Read what other owners think about the Used 1998 Volvo V70.
Found a 1998 v70xc last year (2010) at a used car dealership with a 104,000 miles on it. The dealer had all the maintenance records, which showed a trip to the dealership every 5,000 miles. The interior and exterior looked brand new--the back seat looked like it had never been ridden in. Obviously garaged and pampered by the prior owner. I had to fix a broken motor mount, and the rear hatch struts were weak, which I replaced. About $450 for both. It now has a 121,000 miles on it and has been trouble-free. My independent Volvo mechanic is jealous. He says the 1998 and earlier volvos are tougher than the current ones. Finding a good independent volvo mechanic will save you lots of money.
3.5 out of 5 stars
Be careful where and how you get repairs done
XC 4dr Wagon AWD
We just bought a 1998 V70 XC awd with 238,000 miles on it.
WE quickly learned something it may be helpful to pass on.
Volvo delaership work and Volvo parts will break you.
Heater core replacmeent
- from Volvo $800.
It is a two hour job and you cna do it for less than $200.
Or you cna find a good independant mechanic who does not blindly charge book rates and get it done for $400.
Front Struts - this needs to be done by a professional unless you have special tools or knowledge, but you cna pay over $1000 at Volvo or about $600 at a decent indy shop.
There are quite a few other items that are relatively easy to do yourself and if you find after market parts -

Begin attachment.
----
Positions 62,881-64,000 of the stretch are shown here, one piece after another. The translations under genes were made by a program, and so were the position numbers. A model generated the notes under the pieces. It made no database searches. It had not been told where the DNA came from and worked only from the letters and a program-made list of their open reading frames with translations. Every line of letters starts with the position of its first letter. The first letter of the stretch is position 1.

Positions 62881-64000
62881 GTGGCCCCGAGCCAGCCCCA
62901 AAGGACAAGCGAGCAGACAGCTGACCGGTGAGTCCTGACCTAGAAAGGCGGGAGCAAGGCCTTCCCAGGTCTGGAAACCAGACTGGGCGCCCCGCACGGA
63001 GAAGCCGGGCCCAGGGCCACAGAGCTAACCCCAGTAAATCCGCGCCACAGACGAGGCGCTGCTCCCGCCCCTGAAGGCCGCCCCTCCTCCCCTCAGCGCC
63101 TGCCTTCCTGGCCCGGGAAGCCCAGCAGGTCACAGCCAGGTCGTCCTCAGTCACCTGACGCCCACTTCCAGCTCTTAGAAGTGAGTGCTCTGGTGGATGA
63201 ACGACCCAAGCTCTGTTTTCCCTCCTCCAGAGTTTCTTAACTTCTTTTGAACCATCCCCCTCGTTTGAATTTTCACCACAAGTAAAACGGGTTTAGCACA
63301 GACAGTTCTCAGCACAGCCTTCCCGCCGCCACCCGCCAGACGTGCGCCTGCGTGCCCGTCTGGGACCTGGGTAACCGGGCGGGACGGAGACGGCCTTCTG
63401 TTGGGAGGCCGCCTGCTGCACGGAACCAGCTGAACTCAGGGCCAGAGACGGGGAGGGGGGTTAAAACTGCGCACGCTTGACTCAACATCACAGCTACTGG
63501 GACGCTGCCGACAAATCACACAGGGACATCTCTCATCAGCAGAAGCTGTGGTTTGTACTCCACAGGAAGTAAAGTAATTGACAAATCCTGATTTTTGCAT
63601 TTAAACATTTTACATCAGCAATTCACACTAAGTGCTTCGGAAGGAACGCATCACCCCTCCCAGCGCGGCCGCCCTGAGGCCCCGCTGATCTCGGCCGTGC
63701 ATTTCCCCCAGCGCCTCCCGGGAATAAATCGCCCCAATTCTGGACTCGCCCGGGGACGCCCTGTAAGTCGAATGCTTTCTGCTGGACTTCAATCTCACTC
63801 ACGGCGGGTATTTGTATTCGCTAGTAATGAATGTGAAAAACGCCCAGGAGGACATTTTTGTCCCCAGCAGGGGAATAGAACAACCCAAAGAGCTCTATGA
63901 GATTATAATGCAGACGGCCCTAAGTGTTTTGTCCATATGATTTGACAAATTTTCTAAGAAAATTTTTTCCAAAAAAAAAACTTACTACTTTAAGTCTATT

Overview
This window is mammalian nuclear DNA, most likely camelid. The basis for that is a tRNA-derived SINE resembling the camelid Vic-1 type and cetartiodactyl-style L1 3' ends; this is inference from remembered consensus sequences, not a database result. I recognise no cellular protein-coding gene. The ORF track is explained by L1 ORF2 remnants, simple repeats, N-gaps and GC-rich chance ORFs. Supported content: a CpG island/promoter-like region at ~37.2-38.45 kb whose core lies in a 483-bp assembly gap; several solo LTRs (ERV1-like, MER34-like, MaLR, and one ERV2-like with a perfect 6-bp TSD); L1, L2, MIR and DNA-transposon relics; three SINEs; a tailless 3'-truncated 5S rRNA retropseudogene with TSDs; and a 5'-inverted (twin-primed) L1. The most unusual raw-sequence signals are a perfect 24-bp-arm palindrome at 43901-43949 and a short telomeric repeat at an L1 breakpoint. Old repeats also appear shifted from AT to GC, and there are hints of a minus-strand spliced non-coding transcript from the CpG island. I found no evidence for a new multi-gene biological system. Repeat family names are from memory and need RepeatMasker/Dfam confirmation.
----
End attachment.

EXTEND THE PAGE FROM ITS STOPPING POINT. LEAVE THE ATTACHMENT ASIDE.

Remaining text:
5 out of 5 stars
Safe old reliable built like a tank
T5 Turbo 4dr Wagon
Love this car! Although it is 19 years old, it offers solid handling and a smooth ride. It lacks the bells and whistles of the newer model but it's basic offerings are solid and reliable... Very few repairs in my 17 years of ownership and still going!
Can even fit my 10+ ft kayak inside and be able to close the hatch safely! Great alternative to a mini-van! Still going! Can't say that about a lot of cars these days!
5 out of 5 stars
great car overall
XC 4dr Wagon AWD
Purchased in 2004 with 64,000 miles for my wife, she didn't like the 95 850 turbo wagon because it had too much power.
The light pressure turbo and AWD is much better for her.
I use high quality parts and do not have tire, brake, or other components wearing out prematurely.
Currently have Michelin Harmony and ceramic brakes, best ride of any car I've owned and the AWD makes the snow disappear.
Has not left us stranded in 10 years.
Not transmission problems, averages 22 MPG, can get 28 MPG on interstate.
High quality and good design.
As others posted, it is expensive to maintain at dealer.
I do most of the work, however, I do have a friend that helps me with more difficult repairs.
The Used 1998 Volvo V70 is offered in the following submodels: V70 Wagon, V70 R. Available styles include GT 4dr Wagon, 4dr Wagon, GLT Turbo 4dr Wagon, Turbo 4dr Wagon AWD, R Turbo 4dr Wagon AWD, T5 Turbo 4dr Wagon, and XC 4dr Wagon AWD.
Pre-owned Volvo V70 models are available with a 2.4 L-liter gas engine, with output up to 190 hp, depending on engine type.
The Used 1998 Volvo V70 comes with front wheel drive.
Available transmissions include: 5-speed manual, 4-speed automatic.
What's a good price on a Used 1998 Volvo V70?
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Is it better to lease or buy a car? Ask most people and they'll probably tell you
that car buying is the way to go. And from a financial perspective, it's true, provided you're willing to make
higher monthly payments, pay off the loan in full and keep the car for a few years. Leasing, on the other hand,
can be a less expensive option on a month-to-month basis. It's also good if you're someone who likes to drive a
new car every three years or so.